The federal government’s vast collection of searchable data has begun to feature information from city databases as part of the effort to increase transparency, promote efficiency and spur innovation.
Now, city officials and developers will work together to help improve the information available to city residents via the new ‘Cities’ Community as part of Data.gov. Databases are currently available for Chicago, New York City, San Francisco and Seattle, according to Jeanne Holm, GSA’s data.gov evangelist. Next up: Santa Cruz, Calif., Louisville and Atlanta.
“The great innovation occurs when people open and share data not just from the government,” Holm said.
The information from cities represents an extension of the original focus of the site, which showcases applications and opportunities for harnessing open data via Communities covering a wide range of related topics.
‘Cities’ includes a huge array of data from city databases such as the location of police stations, construction and housing permits, crime, education and sanitation information. For example, apps aim to help families explore cities, help travelers get to destinations faster and safer, and help residents understand the performance of city government.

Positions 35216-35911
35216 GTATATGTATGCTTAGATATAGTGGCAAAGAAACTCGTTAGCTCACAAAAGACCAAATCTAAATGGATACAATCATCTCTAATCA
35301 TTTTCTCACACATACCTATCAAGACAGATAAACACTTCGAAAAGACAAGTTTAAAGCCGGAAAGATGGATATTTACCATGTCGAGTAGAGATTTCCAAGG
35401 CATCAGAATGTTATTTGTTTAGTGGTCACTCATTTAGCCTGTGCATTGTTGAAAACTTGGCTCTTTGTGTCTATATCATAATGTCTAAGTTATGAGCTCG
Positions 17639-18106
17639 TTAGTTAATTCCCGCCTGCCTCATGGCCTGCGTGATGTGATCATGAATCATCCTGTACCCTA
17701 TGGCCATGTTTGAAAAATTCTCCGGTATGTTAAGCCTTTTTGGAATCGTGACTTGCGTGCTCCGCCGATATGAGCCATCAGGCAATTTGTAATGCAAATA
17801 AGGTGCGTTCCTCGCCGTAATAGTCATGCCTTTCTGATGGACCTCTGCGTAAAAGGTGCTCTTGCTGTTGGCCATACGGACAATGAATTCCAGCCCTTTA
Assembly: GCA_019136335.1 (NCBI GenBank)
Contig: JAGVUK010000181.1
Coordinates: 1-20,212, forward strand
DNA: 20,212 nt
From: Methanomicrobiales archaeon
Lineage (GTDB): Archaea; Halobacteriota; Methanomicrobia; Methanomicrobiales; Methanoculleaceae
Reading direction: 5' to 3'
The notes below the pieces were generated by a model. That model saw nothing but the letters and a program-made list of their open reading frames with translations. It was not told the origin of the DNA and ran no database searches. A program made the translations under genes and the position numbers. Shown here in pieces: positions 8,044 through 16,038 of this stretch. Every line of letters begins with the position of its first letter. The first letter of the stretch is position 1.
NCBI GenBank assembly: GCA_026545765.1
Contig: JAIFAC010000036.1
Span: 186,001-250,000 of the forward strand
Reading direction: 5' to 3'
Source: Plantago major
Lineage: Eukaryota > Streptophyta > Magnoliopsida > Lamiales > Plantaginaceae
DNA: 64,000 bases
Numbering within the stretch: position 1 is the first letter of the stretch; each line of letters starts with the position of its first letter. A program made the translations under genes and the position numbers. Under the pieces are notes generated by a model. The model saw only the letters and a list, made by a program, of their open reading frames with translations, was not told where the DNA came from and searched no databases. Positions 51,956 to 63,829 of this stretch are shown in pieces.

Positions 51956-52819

The new Community is also launching challenges to encourage participants to produce interesting analyses and applications with city and federal data. Google is asking developers, designers, and tech savvy individuals to improve their community or government using the Google Places API. Grand prize: VIP trip to Google I/O 2013. In addition, Seattle, Washington and King County governments are holding the Evergreen Apps Challenge which is open to people who live, work or study in Washington State. More than $75,000 in prizes are offered for the best apps in a number of categories including a grand $20,000 grand prize.